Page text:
The Facts About Osteoarthritis
How much do you know about osteoarthritis? You might even have the condition and still, have plenty of questions about it. Although the main cause of osteoarthritis – overuse – is commonly known, as is the fact that it occurs when the cartilage in the joints gets worn away, many people aren’t aware of these facts.
It Affects Men at A Younger Age
Men under the age of 45 are more likely to be diagnosed with osteoarthritis. This is due to the fact that men tend to have jobs that involve heavy lifting and repetitive movements. Sports play a factor as well. Many of the sports that men play in high school, including soccer, basketball, football, and even baseball, tend to place a lot of wear and tear on the knees.
When it comes to women, many are diagnosed with osteoarthritis at an older age, over 45 to be exact. Although many women don’t participate in the same activities as men, they do spend their later years doing a lot of standing, kneeling, and crouching as they clean the house, take care of the chores, and handle the gardening. This places a lot of strain on the weight-bearing joints, which leads to osteoarthritis.
There Are Some Additional Risk Factors
Although the age ranges above are when osteoarthritis is typically diagnosed, there are some risk factors that can lead to ending up with this condition at a younger age. For example, if you are overweight, spend your time doing a job that requires a lot of load or weight bearing (such as standing at an assembly line), and don’t spend a lot of time building up your muscles, then you’re more likely to wear down the joints in your legs. In some cases, people are genetically predisposed to getting osteoarthritis. For example, if you have a parent or grandparent with knee or hip problems, then you are likely to end up with them as well.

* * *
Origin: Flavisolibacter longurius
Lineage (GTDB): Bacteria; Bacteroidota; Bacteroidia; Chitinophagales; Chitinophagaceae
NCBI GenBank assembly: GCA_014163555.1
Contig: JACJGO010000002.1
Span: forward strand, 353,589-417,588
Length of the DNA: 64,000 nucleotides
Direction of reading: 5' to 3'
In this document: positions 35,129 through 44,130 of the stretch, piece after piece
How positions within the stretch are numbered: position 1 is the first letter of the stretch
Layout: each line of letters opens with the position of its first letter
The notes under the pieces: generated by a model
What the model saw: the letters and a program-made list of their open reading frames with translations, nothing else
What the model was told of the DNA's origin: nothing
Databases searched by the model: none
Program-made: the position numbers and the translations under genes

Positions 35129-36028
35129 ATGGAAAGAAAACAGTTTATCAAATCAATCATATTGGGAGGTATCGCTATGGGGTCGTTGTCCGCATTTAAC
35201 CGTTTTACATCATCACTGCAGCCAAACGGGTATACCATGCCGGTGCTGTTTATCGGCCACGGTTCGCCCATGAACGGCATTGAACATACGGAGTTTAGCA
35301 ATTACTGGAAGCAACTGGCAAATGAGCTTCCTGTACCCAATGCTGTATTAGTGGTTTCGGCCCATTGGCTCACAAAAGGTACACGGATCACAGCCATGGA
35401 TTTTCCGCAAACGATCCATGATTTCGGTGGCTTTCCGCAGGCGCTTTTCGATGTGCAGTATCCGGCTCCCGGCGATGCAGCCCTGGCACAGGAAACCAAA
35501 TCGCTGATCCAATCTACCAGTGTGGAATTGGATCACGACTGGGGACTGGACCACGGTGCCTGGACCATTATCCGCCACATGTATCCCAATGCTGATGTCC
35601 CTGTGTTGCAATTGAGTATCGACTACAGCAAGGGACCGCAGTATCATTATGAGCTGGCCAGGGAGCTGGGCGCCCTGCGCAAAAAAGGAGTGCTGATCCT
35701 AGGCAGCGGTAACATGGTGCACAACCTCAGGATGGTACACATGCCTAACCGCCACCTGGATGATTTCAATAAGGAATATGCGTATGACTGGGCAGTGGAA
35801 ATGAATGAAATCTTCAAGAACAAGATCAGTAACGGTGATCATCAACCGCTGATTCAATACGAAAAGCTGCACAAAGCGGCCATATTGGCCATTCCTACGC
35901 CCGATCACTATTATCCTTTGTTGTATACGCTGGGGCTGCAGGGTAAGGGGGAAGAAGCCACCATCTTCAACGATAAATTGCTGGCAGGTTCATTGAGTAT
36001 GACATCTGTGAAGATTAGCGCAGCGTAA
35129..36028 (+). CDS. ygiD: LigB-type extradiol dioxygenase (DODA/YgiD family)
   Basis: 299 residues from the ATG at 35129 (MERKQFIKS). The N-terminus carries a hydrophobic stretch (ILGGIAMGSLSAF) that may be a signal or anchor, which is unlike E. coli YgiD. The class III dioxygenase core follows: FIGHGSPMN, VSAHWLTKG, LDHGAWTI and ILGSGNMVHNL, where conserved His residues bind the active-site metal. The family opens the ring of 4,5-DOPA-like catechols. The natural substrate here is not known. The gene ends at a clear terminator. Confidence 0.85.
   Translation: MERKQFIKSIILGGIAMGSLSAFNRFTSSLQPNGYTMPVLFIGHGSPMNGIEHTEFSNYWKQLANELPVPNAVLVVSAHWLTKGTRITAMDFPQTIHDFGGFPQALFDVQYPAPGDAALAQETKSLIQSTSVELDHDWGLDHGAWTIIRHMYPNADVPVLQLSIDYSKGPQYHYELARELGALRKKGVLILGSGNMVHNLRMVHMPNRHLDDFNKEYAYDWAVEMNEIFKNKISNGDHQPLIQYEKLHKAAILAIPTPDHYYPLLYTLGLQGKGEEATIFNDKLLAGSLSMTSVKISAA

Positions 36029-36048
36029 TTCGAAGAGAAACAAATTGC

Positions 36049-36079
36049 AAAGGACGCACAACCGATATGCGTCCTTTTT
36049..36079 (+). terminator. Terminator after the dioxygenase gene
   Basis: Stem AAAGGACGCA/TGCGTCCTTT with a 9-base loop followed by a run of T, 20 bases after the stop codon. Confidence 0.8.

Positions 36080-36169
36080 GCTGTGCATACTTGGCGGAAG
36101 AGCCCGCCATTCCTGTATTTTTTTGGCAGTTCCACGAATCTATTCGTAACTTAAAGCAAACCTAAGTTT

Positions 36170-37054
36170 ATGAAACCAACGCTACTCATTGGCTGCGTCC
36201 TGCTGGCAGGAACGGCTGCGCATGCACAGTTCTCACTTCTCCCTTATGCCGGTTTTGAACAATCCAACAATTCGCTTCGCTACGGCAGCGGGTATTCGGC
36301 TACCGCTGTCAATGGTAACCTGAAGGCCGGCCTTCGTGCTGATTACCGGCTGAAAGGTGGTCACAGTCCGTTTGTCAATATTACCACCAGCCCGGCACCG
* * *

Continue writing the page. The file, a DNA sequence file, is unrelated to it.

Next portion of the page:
The Earlier You Start Treatment, The Better
If you are diagnosed with osteoarthritis or think that you might have the condition, then you need to get into treatment right away. (Obviously, you’ll need to be officially diagnosed with it first, if you fall into that latter group.) The sooner that you begin treatment, the less likely you are to end up needing surgery. The diagnosis process usually involves getting x-rays, and MRI of the affected joint, and in some cases, a blood test. The blood test is done in order to rule out certain additional conditions, like rheumatoid arthritis.
You Have Several Treatment Options
Once your physician knows for sure that you have osteoarthritis, you can put together a treatment plan. This could involve everything from losing weight to putting less stress on the joint, going into physical therapy in order to learn how to move the right way and make other parts of your body stronger and even taking specific medications. There are also regenerative options, and as an additional treatment if nothing else has worked, surgery.
To find out how Dr. Kevin Darr can provide you with relief from your osteoarthritis, contact us today.